Four counties in Southern California plan to hold forums in the coming month to tell the public how jail officials in their communities worked with federal immigration agents.
Cooperation between law enforcement and federal immigration agencies is regulated in California, as part of the state’s controversial sanctuary laws, some of which took effect early this year. Annual public forums, with law enforcement discussing the ways – including legal interactions – that sheriff’s departments, police departments and others have worked with federal immigration authorities, also have been required by the TRUTH Act, a state law that took effect last year.
The sanctuary laws have proven controversial. Many cities in California have passed resolutions or taken legal steps against the statutes, saying they violate federal law, while other cities have expressed support.
All four Southern California counties faced public pressure from community and civil rights groups to hold the public forums. Orange and San Bernardino counties will hold their events on Dec. 4; Riverside County scheduled its event for Dec. 11, and Los Angeles County has one set for Dec. 18.
All of the forums are slated to be held during regularly scheduled Board of Supervisors meetings according to spokespersons for the counties and sheriff’s departments. That timing – all will take place on weekdays during morning work hours – is drawing criticism from immigrant-rights advocates who argue the forums should be held in the evening when more members of the public can attend.
“It’s clear that holding the forum at 9:30 a.m. on a weekday morning is … in no way was designed to ‘maximize public participation’,” said Sameer Ahmed, an attorney with the American Civil Rights Union of Southern California.
At each meeting, representatives from that county’s Sheriff’s Department is expected to make a presentation to the supervisors. The ACLU and other organizations asked if they, too, could make similar presentations on behalf of the community. Other counties, such as Fresno, have allowed such presentations, said the ACLU’s Ahmed. But, so far, only one Southern California county, San Bernardino, is considering letting organizations make presentations to the board.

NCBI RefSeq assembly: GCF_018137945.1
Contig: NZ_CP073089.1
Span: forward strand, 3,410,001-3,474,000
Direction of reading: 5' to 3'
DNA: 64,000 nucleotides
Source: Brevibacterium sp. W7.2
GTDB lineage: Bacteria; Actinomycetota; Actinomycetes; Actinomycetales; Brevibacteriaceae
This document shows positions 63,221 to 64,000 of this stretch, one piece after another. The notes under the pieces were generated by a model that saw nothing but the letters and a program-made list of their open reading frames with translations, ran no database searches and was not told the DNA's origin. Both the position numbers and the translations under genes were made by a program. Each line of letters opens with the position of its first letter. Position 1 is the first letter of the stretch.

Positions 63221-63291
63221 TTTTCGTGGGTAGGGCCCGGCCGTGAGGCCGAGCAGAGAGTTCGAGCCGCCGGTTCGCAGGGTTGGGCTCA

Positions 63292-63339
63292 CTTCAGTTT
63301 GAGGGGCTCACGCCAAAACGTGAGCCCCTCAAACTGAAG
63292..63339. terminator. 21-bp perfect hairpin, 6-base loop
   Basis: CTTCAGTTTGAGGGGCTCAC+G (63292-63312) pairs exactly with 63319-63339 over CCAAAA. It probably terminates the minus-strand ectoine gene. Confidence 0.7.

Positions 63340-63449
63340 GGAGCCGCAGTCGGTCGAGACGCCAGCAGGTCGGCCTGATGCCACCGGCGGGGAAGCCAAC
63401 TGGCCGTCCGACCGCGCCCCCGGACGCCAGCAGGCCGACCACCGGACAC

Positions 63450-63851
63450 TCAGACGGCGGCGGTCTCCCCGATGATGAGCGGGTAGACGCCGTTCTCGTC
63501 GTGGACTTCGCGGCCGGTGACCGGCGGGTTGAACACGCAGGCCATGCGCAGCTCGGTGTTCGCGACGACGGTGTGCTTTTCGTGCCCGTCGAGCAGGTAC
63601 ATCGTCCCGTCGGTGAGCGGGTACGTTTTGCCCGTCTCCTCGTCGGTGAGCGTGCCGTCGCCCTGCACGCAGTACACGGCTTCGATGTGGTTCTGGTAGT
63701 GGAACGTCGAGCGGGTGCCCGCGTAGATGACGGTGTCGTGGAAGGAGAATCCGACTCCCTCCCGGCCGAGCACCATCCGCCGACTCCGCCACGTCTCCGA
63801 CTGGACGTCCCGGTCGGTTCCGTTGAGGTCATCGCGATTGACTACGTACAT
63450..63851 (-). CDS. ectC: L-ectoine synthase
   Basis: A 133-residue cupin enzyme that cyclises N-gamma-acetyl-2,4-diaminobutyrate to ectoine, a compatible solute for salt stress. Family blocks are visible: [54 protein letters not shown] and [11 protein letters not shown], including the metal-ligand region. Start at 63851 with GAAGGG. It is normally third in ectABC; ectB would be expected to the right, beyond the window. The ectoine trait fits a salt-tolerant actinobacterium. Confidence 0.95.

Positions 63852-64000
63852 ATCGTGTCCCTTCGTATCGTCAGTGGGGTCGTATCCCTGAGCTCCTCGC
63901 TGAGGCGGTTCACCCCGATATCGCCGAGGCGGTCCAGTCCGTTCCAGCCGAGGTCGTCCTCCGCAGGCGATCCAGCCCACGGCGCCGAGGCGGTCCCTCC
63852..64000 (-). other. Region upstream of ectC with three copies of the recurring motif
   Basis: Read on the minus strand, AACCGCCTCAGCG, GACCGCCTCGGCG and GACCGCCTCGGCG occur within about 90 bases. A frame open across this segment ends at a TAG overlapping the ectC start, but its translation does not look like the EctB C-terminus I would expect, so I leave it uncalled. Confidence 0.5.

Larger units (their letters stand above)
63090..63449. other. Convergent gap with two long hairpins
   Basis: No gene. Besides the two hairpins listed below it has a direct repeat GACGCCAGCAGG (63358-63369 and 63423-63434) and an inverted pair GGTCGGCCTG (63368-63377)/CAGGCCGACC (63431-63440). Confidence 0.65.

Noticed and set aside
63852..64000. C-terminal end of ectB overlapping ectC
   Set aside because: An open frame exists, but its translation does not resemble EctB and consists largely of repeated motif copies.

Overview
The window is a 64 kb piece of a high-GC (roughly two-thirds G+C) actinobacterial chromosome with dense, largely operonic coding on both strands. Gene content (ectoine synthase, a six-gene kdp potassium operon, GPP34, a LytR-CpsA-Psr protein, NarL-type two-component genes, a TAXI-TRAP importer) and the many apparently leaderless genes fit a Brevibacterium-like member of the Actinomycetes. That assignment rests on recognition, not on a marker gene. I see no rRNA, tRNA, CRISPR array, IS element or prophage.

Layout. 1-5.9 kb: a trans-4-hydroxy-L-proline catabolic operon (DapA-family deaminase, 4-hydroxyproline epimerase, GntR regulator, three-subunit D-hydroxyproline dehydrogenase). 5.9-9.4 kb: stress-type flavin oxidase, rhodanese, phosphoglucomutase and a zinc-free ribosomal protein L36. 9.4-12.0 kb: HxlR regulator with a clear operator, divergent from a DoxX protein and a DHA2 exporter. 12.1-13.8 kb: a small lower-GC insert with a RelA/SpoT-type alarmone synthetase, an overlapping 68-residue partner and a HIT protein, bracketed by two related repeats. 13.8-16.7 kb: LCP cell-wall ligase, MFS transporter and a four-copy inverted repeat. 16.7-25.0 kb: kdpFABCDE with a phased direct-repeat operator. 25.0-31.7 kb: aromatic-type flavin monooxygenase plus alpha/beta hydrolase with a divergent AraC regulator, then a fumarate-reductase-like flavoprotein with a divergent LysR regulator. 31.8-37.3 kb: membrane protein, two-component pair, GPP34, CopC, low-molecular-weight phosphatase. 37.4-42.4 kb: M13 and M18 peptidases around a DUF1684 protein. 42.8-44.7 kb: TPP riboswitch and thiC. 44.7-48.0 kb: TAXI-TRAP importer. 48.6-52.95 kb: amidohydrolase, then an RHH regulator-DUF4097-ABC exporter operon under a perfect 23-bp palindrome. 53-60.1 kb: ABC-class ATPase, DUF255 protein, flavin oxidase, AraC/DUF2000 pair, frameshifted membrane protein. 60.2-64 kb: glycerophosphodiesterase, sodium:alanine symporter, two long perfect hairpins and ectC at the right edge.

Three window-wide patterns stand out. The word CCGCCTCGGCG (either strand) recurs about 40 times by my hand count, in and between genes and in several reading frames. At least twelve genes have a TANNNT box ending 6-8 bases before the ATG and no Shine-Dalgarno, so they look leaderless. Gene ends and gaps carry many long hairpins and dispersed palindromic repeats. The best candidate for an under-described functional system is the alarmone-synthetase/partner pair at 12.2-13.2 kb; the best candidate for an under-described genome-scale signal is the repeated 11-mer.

Advocates with several immigrant-rights organizations in Southern California expressed some of the same complaints about how their counties went about scheduling the forums, and the lack of communication about them.
“As the Inland Coalition for Immigrant Justice we are disappointed in the County of San Bernardino and the Sheriff’s Department. We requested for the Truth Act Forum to be hosted in a time accessible to the community… (But) we got no response,” said spokesman Luis Suarez.
Luis Nolasco, an ACLU community engagement and policy advocate in the Inland Empire, said: “The spirit of the TRUTH Act was to increase transparency into how local law enforcement collaborated with ICE. The way that the counties have set up these forums goes against the intent of the TRUTH Act.”
Meanwhile, in Orange County, activist group Resilience Orange County and others plan to hold a rally in front of the Hall of Administration, where supervisors meet, the day of the forum.
“It’s been months that advocates have been pressing the sheriff’s and the board to hold this forum. And we’ve gone without a response,” said Hairo Cortes, executive director of Chispa, an Orange County non-profit organizing young Latinos.
“The county has not been interested in being transparent with the public about the extent of their cooperation with ICE. Now, they’re hosting this forum, which is required by law, at the end of the year, on a weekday, around 9 a.m., when public participation will be the lowest,” Cortes said Tuesday.
The schedule for the forums:
- Dec. 4, 9:30 a.m., Orange County Board of Supervisors, 333 W. Santa Ana Blvd., Santa Ana
- Dec. 4, 10 a.m., San Bernardino County Board of Supervisors, 385 North Arrowhead Avenue, San Bernardino
- Dec. 11, 9:30 a.m., Riverside County Board of Supervisors, 4080 Lemon St, first floor, Riverside
- Dec. 18, 9:30 a.m., Los Angeles County Board of Supervisors, 500 West Temple St., Room 381, Los Angeles
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